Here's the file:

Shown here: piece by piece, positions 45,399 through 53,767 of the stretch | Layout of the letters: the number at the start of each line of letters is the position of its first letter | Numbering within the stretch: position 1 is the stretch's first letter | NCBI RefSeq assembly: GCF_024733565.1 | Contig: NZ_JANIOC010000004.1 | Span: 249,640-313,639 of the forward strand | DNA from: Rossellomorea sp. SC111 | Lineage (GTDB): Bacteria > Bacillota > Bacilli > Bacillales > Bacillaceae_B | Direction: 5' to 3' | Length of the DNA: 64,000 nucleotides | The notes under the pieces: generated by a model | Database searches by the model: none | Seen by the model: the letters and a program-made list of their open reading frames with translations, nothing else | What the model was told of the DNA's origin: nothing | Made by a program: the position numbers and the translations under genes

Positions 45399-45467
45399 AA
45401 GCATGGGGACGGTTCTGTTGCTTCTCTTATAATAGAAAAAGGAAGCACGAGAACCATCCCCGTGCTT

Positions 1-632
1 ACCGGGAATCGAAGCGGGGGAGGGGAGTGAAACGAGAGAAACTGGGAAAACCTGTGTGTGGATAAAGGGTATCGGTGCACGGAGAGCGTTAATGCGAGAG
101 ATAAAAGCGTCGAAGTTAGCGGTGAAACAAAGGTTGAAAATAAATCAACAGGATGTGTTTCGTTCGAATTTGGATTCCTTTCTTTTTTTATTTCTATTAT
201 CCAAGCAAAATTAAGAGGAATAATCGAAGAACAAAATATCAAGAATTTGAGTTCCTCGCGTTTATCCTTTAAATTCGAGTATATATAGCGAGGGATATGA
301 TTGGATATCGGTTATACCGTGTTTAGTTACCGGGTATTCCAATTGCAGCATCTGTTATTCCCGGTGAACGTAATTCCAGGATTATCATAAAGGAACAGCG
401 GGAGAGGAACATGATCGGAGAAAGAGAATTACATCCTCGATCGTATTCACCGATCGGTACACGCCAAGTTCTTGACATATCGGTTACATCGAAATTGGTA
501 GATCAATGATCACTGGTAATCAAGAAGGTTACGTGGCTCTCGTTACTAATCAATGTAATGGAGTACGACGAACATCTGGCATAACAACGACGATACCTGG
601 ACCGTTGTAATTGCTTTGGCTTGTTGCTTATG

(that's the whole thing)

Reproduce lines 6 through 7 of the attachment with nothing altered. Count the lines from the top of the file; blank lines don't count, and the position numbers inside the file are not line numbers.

1 ACCGGGAATCGAAGCGGGGGAGGGGAGTGAAACGAGAGAAACTGGGAAAACCTGTGTGTGGATAAAGGGTATCGGTGCACGGAGAGCGTTAATGCGAGAG
101 ATAAAAGCGTCGAAGTTAGCGGTGAAACAAAGGTTGAAAATAAATCAACAGGATGTGTTTCGTTCGAATTTGGATTCCTTTCTTTTTTTATTTCTATTAT